The Wonder Years

support All Or Nothing + For Friendship´s Sake + Save Your Breath
author PP date 28/11/07 venue The Peel, Kingston, UK

Not too often do you see bands from the other side of the pond touring the UK and skipping London. But yet that's precisely what The Wonder Years did, making life slightly more difficult for me and DY to get to check out this up and coming act live. It had to be either Kingston or Watford for us, both outside of London and neither realistically accessible by train or bus from where we were coming from. Nevertheless, it was a trip worth taking to Kingston, considering how much both of us have been getting stoked on their debut album in the past few months, it's simply the best pop punk / hardcore fusion album out there in the past few years... but more about that when I eventually get around to writing that album review. This one's all about the show we went to in The Peel, Kingston, one of the smallest gig venues I've personally attended to date. Consisting of nothing but a tiny room where merch stand was literally opposite of the tiny elevated stage, the venue could fit maybe 75 people at best, and tonight there were just a few handfuls present, half of which were probably supporters of the local act For Friendship's Sake, whose last ever show it happened to be tonight.

Save Your Breath

Nonetheless, the venue seemed to be ready for some high spirited pop punk tonight. Of course the atmosphere was helped slightly by the fact that the DJ played Daggermouth non stop between the acts and the balloons everywhere across the venue, but the list of bands was the main thing tonight. Newport, UK's Save Your Breath has recently been hailed as one of the best up and coming pop punk acts from the UK, and tonight was their chance to prove why. After a false start where the band broke their first string 15 seconds into their set, their glossy pop punk took over with their singer spending about 95% of their set time off the stage, jumping back and forth the half empty room, initiating a bunch of idiot-moshers (read: For Friendship's Sake and their fans) to hardcore mosh for no apparent logical reason, ruining their set for the rest of us (remember it's a tiny venue). Though their set was energetic and largely entertaining to watch, it didn't offer any solid evidence on why they should be considered "the next big thing" from the vivid UK pop punk scene. This became especially apparent during their sublime cover of Blink 182's classic "Josie", which showed that this band was fighting in completely different leagues than their idols when it comes to writing amazing pop punk songs.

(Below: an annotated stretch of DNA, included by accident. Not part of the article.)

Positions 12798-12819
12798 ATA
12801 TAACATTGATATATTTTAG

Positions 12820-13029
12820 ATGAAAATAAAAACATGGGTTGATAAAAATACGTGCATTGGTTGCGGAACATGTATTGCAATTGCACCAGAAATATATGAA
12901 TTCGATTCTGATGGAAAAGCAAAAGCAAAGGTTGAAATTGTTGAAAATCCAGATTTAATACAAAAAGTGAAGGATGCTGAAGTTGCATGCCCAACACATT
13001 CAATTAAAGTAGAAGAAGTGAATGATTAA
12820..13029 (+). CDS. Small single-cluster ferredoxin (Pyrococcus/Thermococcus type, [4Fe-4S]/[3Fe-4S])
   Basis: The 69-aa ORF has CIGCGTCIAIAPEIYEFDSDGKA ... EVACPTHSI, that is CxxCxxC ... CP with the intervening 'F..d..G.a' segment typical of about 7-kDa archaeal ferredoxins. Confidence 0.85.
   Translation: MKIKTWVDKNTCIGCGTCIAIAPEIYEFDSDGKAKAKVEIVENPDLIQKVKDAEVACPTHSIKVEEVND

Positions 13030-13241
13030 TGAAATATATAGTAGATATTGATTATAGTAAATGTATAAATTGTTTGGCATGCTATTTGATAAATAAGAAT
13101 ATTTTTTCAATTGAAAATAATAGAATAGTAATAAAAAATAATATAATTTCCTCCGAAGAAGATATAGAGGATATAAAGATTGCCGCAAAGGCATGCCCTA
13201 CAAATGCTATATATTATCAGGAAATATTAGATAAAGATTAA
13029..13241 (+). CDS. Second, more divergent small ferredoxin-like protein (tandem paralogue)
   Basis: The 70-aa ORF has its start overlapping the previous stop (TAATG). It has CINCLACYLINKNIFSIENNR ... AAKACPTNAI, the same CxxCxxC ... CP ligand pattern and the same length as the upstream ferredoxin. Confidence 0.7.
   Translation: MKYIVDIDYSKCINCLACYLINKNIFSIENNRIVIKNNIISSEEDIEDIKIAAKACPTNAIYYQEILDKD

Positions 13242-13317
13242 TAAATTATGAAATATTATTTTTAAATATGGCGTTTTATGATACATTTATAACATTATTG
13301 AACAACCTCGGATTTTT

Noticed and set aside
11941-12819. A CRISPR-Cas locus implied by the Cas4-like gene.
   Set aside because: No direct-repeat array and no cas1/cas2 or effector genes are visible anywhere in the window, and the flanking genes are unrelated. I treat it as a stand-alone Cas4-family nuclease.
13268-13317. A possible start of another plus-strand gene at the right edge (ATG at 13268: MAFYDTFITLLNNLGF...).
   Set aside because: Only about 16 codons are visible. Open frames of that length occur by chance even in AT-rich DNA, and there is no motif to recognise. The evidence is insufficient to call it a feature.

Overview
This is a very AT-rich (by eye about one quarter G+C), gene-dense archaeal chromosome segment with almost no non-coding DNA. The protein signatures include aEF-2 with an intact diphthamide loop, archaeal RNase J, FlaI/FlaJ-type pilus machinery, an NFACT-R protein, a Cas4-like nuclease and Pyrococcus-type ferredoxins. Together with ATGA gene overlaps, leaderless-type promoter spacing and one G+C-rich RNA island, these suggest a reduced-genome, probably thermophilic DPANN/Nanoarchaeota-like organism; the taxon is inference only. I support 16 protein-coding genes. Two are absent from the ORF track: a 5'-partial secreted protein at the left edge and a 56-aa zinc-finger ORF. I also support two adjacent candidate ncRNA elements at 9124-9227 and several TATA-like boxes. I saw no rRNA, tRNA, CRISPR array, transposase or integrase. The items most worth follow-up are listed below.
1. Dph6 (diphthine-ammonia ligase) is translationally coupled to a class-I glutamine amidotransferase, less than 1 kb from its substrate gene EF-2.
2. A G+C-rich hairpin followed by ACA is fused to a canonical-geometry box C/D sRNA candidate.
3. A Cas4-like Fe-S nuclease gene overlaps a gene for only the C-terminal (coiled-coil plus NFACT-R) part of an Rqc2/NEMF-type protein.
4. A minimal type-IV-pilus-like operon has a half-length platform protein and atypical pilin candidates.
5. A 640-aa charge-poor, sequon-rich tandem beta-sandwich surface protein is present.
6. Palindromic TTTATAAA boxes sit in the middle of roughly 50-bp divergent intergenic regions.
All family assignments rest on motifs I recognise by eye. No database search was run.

5

For Friendship's Sake

Next up was the band that, at least according to what I saw, had brought along the biggest fanbase tonight: For Friendship's Sake. This was to be their last show ever, and the reason why became all too clear tonight. Not only had their vocalist not shown up tonight, but the rest of the band was drunk out of their minds, and completely ignored the fact that they were actually supposed to be playing. The band forgot its own lyrics (and occasionally riffs), had some drunken idiot come on stage to mime along to lyrics that nobody knew, were completely off rhythm, stopped songs half-way and generally spent about half of their so-called 'set' telling racist jokes to their small fanbase that had actually bothered to come to the show tonight. It caught both me and DY completely by surprise, and we couldn't believe our eyes how a band could be so unserious and so disregarding to people who paid a ticket to come to a great pop punk show as tonight. While listening to their songs on Myspace it sounds like a band which could have potential, so all the great shame. But you can't really call it a set when you play two songs, only one of which has anything resembling vocals at all.

1

All Or Nothing